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Author Topic: safe to use an RS232 "Y" splitter to connect one comport to two recipients?  (Read 872 times)
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Hi all,
I'm hoping someone can help us out with a particular problem:

We have a piece of equipment that can send logging data through a parallel port to a printer, or ASCII data through a serial port to a computer, but not both at the same time.  The computer runs HyperTerminal for capturing the ASCII to a text file.  The printer is an old dot-matrix for printing the log.
We want to be able to log to the printer and computer at the same time, so that the computer would be a redundant backup in case the printer jams or fails .  The tested and working DB9 serial port connection to the computer is just three pins:
Pin2 - RXD
Pin3 - TXD
Pin5 - Ground
9600 baud, no parity, 8-bit, 1 stop-bit, no flow control
(Not sure if I even need the the RXD connected on the equipment-side, because it is only sending data, but haven't tested that yet.)

I was thinking to split the serial-out of the equipment with a simple "Y" adapter, so that one branch goes directly to the computer and the other branch goes to a serial-to-parallel converter for the printer.  Would this work, or will I fry something?  Maybe another option would be to split the parallel-out of the equipment so one branch goes directly to the printer and the other branch goes to a parallel-to-serial adapter.
Thanks for any help
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Yes, One source can transmit to two receivers.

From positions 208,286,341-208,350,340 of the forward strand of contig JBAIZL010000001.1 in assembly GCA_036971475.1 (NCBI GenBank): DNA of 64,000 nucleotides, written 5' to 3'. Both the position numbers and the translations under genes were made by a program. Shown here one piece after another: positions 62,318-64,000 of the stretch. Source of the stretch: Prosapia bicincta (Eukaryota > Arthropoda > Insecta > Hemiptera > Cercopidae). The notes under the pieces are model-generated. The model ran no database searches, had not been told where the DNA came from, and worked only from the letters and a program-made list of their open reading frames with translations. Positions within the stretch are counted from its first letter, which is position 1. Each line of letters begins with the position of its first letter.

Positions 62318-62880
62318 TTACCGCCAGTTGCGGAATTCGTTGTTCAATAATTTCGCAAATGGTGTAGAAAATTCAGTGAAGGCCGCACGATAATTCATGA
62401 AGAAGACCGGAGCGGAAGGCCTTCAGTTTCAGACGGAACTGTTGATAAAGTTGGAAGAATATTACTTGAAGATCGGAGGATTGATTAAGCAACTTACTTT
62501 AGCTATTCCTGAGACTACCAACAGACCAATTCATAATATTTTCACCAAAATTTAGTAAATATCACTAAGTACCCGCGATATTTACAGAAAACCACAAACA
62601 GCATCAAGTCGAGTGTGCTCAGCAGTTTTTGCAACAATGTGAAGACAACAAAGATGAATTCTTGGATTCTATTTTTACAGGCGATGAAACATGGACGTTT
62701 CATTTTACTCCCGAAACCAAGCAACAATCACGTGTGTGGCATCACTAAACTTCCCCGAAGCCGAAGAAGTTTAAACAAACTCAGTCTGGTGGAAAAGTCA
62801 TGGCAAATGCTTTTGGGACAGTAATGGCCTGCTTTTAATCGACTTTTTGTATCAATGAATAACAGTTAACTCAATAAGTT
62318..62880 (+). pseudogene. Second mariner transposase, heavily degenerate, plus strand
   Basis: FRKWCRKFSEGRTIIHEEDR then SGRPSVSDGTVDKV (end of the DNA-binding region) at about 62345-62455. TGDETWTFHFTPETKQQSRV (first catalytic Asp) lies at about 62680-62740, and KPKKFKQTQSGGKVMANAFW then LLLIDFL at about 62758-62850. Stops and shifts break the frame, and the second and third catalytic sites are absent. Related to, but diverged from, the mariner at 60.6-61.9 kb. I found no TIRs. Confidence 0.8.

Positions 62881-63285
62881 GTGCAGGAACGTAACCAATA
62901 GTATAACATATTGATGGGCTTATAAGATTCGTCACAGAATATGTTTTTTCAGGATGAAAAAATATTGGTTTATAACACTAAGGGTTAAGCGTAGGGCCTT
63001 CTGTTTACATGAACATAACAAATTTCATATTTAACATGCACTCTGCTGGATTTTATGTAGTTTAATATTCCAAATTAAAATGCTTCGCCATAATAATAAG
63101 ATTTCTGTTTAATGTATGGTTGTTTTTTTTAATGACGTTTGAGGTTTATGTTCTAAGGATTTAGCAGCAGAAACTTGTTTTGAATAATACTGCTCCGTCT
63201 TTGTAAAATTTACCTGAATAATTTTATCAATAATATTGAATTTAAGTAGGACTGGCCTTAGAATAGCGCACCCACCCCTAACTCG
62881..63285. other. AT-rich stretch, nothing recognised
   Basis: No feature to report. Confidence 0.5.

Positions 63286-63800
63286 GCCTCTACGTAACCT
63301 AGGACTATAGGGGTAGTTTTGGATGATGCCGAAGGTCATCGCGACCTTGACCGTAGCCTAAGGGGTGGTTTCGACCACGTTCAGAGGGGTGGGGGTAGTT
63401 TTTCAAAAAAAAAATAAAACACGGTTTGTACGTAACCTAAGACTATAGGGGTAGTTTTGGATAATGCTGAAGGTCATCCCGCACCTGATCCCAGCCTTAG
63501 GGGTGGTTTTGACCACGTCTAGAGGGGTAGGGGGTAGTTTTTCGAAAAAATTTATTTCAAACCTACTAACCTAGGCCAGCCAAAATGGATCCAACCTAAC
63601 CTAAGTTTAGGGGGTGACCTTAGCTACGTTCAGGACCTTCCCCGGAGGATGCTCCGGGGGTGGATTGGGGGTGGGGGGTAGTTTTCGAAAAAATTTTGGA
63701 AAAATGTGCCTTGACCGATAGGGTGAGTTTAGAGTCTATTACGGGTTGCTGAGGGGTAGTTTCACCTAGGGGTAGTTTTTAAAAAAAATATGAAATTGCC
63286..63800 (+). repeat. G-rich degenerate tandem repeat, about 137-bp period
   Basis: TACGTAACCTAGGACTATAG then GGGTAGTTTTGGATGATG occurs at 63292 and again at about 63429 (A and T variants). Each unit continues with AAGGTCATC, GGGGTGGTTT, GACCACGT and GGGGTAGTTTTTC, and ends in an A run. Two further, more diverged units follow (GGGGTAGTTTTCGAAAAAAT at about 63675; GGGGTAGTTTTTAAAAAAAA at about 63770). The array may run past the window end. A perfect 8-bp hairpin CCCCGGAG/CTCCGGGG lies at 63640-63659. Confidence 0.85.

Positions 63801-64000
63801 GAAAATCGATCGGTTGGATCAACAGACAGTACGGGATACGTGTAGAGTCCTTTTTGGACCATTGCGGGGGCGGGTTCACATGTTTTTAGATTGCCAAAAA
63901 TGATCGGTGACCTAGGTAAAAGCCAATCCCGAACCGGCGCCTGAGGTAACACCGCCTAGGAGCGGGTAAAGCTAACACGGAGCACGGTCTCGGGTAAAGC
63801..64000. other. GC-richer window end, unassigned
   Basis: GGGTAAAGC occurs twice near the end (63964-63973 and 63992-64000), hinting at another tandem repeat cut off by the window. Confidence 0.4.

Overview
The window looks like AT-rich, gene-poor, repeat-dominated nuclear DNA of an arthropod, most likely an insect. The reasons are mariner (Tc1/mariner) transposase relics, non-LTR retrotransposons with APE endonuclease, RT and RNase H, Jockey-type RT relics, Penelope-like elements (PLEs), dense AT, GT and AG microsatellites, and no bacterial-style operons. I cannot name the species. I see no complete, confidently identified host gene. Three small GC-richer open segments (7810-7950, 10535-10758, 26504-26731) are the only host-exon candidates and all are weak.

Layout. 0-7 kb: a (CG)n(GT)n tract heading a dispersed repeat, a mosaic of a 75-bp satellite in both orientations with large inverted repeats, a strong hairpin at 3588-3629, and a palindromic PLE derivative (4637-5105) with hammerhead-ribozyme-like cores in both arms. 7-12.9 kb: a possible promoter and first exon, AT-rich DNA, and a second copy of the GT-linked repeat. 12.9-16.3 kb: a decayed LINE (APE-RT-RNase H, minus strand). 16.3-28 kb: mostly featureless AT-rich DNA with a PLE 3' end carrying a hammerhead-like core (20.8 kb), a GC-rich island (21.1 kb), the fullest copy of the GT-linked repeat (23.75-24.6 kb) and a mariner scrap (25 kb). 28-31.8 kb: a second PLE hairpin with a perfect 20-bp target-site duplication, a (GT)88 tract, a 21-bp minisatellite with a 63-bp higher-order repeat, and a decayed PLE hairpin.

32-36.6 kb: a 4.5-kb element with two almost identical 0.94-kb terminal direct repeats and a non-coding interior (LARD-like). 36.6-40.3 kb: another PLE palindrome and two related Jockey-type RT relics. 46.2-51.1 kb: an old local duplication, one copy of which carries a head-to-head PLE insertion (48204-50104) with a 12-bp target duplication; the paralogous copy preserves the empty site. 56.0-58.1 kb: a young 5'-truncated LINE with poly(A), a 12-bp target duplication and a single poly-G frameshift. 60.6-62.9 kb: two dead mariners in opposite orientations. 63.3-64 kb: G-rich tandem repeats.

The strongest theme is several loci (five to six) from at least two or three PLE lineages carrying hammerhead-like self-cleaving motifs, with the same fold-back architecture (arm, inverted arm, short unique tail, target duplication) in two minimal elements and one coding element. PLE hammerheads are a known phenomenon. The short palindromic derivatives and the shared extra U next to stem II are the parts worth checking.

I used to split out both Rx & Tx lines and watch them on a PC, monitor the traffic going both ways.
Made for a handy protocol analyzer.
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was thinking to split the serial-out of the equipment with a simple "Y" adapter, so that one branch goes directly to the computer and the other branch goes to a serial-to-parallel converter for the printer.  Would this work, or will I fry something?

The RS232 spec calls for one TX connected to one RX.  So multiple receivers don't meet spec.

In practice, it'll probably work, but maybe not at high speeds.

I doubt anything will fry, as long as no more than one TX is driving.

-j
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as long as no more than one TX is driving.
Ah there's the rub. If your devices ever send acknowledge messages or Xon / Xoff protocol then you are stuffed.
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Yes an output signal can be wired to more then one input signal as long as they are of compatible voltage logic levels. Another problem is to be sure which side of the comm link you want to split off. If the equipment is designed to normally 'talk' to a PC on a standard DE-9 comm port connector then you equipment is transmitting it's information on the PC's rec pin, if that makes sense.

Lefty
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